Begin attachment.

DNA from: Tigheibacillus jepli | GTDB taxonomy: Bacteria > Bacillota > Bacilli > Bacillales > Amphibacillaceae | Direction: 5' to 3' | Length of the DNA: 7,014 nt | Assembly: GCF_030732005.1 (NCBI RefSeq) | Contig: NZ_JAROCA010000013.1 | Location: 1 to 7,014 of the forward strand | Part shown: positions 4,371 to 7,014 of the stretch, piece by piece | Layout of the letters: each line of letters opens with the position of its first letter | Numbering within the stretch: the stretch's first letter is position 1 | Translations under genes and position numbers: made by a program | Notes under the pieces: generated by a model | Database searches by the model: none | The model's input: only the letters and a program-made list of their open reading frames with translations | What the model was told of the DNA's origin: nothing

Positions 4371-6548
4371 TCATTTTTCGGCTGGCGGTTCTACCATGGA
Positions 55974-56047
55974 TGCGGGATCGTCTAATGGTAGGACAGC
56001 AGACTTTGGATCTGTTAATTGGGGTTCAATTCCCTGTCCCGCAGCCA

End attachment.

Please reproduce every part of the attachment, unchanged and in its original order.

DNA from: Tigheibacillus jepli | GTDB taxonomy: Bacteria > Bacillota > Bacilli > Bacillales > Amphibacillaceae | Direction: 5' to 3' | Length of the DNA: 7,014 nt | Assembly: GCF_030732005.1 (NCBI RefSeq) | Contig: NZ_JAROCA010000013.1 | Location: 1 to 7,014 of the forward strand | Part shown: positions 4,371 to 7,014 of the stretch, piece by piece | Layout of the letters: each line of letters opens with the position of its first letter | Numbering within the stretch: the stretch's first letter is position 1 | Translations under genes and position numbers: made by a program | Notes under the pieces: generated by a model | Database searches by the model: none | The model's input: only the letters and a program-made list of their open reading frames with translations | What the model was told of the DNA's origin: nothing

Positions 4371-6548
4371 TCATTTTTCGGCTGGCGGTTCTACCATGGA
Positions 55974-56047
55974 TGCGGGATCGTCTAATGGTAGGACAGC
56001 AGACTTTGGATCTGTTAATTGGGGTTCAATTCCCTGTCCCGCAGCCA